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January 10, 2022
US | Final rules address tax consequences of transitioning from the use of LIBOR and other interbank offered rates in certain financial contracts
In final regulations (TD 9961) (the Final Regulations) released 30 December 2021, the United States (US) Treasury Department provided guidance on the elimination of, and pending transition from, the use of certain interbank offered rates (IBOR), including the London interbank offered rate (LIBOR), in certain financial contracts, including debt instruments, derivatives and other contracts. The Final Regulations address whether a modification of the terms of a contract to replace an existing IBOR with a new reference rate results in a taxable event and the realization of income, deduction, gain, or loss.
The Final Regulations adopt, with certain changes, proposed regulations issued by the Treasury Department on 9 October 2019 (the Proposed Regulations). They also incorporate, where relevant, additional guidance on adding recommended fallback language to certain financial contracts, as outlined in Revenue Procedure 2020-44 on 9 October 2020. Prior Alerts provide additional background on the pending elimination of IBORs, including US dollar LIBOR (USD LIBOR), as well as details on the Proposed Regulations, Revenue Procedure 2020-44 and the US federal income tax rules implicated by the transition from IBORs (see EY Global Tax Alerts, US IRS issues proposed rules addressing tax consequences of elimination of LIBOR and other interbank offered rates, dated 11 October 2019 and US IRS confirms that some modifications to debt instruments and other contracts to reflect LIBOR discontinuation will not result in a deemed taxable exchange, dated 20 October 2020.
All currency and term variants of LIBOR (with the exception of certain USD LIBOR tenors, and certain "synthetic" British sterling and Japanese yen LIBORs) ceased to be published immediately after 31 December 2021. The publication of the overnight, 1-month, 3-month, 6-month, and 12-month USD LIBOR is scheduled to cease immediately after 30 June 2023; the publication of these "synthetic" LIBORs will continue until the end of 2022.
The Final Regulations are generally consistent with the Proposed Regulations but differ significantly in structure. They also simplify the operative rules. For example, the Proposed Regulations separately stated rules applicable to debt and non-debt contracts, whereas the Final Regulations contain a broad definition of a "contract," which includes not only debt and derivative instruments, but also insurance contracts, stock, leases and other contractual relationships. In addition, the Final Regulations use certain defined terms to streamline references to concepts frequently used in the operative rules. The term "covered modification" is the cornerstone of these rules and serves to restructure several of the fundamental rules in the Proposed Regulations.
In one significant substantive change from the Proposed Regulations, the Final Regulations replace the fair market value requirement under the Proposed Regulations with rules that exclude specific modifications (excluded modifications) from the definition of a covered modification.
The Final Regulations, principally contained in Treas. Reg. Section 1.1001-6, apply to any contract modification occurring on or after 7 March 2022. A taxpayer may choose to apply the Final Regulations to contract modifications occurring before the applicability date, provided that the taxpayer and all related parties (within the meaning of Internal Revenue Code1 Sections 267(b) or 707(b)(1)) apply the Final Regulations to all contract modifications occurring before that date.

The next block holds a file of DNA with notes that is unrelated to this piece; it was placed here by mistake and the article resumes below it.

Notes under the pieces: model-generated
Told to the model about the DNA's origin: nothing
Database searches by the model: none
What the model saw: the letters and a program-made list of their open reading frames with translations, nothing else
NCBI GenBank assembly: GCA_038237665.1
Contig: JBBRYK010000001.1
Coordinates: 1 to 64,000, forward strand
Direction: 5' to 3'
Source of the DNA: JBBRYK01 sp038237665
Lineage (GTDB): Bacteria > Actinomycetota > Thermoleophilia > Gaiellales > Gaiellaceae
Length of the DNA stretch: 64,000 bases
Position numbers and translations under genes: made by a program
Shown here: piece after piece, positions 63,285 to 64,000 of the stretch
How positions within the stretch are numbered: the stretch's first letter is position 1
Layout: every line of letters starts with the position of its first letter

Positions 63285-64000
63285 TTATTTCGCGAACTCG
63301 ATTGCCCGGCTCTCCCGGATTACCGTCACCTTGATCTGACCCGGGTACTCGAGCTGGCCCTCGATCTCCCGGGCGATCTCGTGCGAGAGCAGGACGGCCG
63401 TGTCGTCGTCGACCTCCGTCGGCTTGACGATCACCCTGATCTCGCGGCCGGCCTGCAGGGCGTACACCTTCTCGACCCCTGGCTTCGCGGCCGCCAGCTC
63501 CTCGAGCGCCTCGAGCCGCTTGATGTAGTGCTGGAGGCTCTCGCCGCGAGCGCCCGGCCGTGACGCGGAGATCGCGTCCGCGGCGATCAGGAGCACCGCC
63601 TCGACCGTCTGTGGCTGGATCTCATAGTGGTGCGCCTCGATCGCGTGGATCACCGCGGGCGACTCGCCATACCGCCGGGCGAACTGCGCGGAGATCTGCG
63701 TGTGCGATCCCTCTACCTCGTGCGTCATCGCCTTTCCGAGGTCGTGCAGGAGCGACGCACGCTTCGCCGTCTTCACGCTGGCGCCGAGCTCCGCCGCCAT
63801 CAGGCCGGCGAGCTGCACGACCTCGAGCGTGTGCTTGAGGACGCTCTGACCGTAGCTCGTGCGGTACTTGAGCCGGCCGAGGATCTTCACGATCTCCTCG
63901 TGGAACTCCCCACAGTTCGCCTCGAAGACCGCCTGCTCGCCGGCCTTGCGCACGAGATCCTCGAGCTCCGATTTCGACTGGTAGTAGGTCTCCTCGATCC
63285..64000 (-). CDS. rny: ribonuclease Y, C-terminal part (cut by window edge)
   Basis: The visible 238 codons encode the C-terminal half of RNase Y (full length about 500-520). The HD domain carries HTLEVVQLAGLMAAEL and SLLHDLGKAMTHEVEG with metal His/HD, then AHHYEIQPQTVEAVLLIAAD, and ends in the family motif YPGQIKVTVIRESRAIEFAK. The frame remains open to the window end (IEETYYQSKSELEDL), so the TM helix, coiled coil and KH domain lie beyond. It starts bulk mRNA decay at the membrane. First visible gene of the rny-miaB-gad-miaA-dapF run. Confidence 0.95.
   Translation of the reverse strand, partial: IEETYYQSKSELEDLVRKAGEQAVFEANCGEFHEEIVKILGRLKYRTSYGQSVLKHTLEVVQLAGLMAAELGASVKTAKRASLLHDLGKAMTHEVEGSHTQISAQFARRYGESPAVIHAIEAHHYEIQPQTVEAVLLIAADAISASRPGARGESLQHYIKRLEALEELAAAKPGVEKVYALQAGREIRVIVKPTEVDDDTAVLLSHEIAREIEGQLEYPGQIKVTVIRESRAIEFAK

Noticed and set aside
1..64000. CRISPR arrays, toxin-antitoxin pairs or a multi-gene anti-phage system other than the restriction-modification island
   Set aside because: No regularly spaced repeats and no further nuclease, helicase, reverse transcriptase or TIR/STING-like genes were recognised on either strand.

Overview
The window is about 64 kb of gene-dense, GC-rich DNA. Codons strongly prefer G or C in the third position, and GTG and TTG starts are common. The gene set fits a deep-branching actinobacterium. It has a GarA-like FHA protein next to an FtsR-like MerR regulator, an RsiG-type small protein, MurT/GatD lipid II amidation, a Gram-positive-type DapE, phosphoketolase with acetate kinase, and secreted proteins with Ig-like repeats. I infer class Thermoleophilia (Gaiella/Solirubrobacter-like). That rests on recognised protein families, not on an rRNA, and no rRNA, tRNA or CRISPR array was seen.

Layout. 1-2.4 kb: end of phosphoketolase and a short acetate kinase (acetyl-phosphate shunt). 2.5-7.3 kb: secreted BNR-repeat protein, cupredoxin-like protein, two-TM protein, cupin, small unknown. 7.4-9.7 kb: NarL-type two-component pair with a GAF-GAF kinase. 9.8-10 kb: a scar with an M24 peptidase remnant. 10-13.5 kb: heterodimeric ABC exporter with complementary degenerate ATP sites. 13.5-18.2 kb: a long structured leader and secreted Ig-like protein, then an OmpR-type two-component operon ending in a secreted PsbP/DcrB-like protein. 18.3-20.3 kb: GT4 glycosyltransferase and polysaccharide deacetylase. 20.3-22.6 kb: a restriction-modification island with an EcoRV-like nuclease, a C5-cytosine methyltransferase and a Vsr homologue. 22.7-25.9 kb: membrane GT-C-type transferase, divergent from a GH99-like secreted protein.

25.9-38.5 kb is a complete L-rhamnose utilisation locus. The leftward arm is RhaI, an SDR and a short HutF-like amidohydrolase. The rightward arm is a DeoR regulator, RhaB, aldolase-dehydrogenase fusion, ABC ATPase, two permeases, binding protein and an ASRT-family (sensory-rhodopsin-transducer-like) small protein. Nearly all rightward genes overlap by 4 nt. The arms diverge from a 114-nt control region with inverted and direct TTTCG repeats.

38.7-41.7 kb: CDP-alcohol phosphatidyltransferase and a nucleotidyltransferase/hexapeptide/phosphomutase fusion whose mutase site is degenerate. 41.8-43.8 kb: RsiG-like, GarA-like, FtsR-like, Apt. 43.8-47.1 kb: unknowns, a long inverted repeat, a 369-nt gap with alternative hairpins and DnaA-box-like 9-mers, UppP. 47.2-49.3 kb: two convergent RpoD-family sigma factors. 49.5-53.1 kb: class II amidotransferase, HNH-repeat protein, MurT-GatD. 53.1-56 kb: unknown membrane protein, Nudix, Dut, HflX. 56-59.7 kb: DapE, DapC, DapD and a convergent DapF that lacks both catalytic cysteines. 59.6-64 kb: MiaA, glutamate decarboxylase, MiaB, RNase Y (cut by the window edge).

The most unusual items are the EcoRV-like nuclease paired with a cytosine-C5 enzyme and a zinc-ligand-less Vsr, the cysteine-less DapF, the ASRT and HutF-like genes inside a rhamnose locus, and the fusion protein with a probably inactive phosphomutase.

This Alert describes the key changes made to the Proposed Regulations by the Final Regulations, with a specific focus on the rules applicable under Treas. Reg. Section 1.1001-6.
Prop. Reg. Section 1.1001-6(a) generally did not treat certain modifications of debt instruments as modifications for purposes of Section 1001, and did not treat certain modifications of non-debt contracts as exchanges of property for other property under Treas. Reg. Section 1.1001-1(a). These types of modifications generally involved replacing an IBOR-based rate (or IBOR-based fallback provisions), or adding or amending a fallback provision that would replace IBOR-based rates. The Proposed Regulations extended this treatment to any reasonably necessary conforming modifications (associated modifications). The Final Regulations provide similar rules, but use the defined terms "covered modification" and "noncovered modification."
Treas. Reg. Section 1.1001-6(b)(1) does not treat a covered modification as an exchange of property differing materially in kind or in extent for purposes of Treas. Reg. Section 1.1001-1(a) (e.g., the modification is not a significant modification of a debt instrument under Treas. Reg. Section 1.1001-3).2 A covered modification is any modification (regardless of its form and whether it is evidenced by express agreement (written or oral), conduct of the parties or otherwise) that modifies the contract to:
The broad definition of "modification" in the Final Regulations permits the complete replacement of an existing contract with a new contract (e.g., the termination of a LIBOR contract and replacement with a new contract referencing a qualified rate) to be classified as a "covered modification."
A covered modification also includes a modification described in section 4.02 of Revenue Procedure 2020-44, as supplemented by any additional guidance that may be published in the Internal Revenue Bulletin. Any modification that is not a covered modification or an associated modification is a "noncovered modification," which is subject to the general rules under Section 1001 and its regulations (including the significant modification rules of Treas. Reg. Section 1.1001-3).